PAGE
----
On 11 July 2011 21:58, Paul Davis wrote:
Well OK, the vital library ringbuffer implementation that everyone
relies on is probably a bad place to start arguing for doing things
the wrong but easy way rather than the right way.
But I know my limitations (increasingly as I get older!) and reasoning
accurately about the behaviour of lock-free shared structures in a
system with relaxed memory ordering is probably among them. My
existing code contains plenty of consequences of "oh, we don't need a
lock here because..." fuzz that won't work correctly in such an
environment. I do wonder whether there isn't going to be increasingly
a case for doing it wrong in principle (through locking) but at least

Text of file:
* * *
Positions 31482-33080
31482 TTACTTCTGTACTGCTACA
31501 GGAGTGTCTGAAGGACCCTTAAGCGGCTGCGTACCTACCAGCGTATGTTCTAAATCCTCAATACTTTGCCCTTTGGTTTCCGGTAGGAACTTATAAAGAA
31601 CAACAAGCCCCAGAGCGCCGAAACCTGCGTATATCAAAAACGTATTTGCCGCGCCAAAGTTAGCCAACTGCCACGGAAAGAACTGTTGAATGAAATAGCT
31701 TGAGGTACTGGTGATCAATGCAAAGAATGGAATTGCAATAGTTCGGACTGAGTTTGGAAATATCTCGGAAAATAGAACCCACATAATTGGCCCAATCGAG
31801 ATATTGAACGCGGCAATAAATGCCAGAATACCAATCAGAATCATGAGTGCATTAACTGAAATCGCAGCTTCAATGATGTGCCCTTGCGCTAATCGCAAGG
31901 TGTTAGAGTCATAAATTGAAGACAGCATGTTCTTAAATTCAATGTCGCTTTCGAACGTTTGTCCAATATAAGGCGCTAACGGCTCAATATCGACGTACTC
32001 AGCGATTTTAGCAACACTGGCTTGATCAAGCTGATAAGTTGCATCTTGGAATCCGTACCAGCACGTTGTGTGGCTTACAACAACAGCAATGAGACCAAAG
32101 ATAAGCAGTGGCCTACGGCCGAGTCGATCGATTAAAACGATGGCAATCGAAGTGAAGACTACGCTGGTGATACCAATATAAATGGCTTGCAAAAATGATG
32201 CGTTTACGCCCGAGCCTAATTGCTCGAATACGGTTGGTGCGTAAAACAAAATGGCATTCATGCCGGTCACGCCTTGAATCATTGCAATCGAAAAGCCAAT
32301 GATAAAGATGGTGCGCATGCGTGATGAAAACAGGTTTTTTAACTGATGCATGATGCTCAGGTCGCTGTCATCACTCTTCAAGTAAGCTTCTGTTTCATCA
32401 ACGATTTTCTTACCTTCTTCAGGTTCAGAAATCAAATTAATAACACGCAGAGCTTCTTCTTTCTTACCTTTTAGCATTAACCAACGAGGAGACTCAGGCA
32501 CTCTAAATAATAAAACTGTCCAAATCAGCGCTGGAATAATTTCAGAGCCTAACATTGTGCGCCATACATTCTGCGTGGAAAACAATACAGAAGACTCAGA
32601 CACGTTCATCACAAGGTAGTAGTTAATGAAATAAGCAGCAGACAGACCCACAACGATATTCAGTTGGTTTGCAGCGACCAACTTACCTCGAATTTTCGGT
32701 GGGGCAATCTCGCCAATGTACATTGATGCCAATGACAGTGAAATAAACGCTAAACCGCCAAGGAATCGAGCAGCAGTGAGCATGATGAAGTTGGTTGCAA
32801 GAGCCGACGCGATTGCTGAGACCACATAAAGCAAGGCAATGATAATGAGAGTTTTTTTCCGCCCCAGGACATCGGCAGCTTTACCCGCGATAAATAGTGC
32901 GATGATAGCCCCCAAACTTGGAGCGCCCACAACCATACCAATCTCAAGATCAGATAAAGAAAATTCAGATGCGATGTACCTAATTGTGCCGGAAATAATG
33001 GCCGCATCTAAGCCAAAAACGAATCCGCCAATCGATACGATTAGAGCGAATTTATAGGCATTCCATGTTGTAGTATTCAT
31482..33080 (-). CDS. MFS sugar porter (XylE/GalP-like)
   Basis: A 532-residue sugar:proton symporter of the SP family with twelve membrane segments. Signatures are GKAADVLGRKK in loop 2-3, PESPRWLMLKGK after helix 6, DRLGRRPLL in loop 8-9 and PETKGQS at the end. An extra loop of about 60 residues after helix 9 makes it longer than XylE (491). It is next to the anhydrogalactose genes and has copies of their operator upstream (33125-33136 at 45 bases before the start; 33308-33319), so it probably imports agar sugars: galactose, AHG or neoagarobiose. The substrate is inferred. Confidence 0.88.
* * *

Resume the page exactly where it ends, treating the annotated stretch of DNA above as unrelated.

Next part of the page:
getting the right answers.
Reading around for lock-free FIFO implementations I see several that
consist of "sequences of objects" (where the objects are allocated
outside the scope of the example) that rely on a single atomic
operation to update the read index -- that wouldn't be an adequate
barrier for the data itself in our buffer-of-floats, though, right?
We need a general write barrier after storing the data and before
updating the read index, yes? how is that expressed as portably as
possible? Does __sync_synchronized reliably do that? (The
documentation is surprisingly short...)
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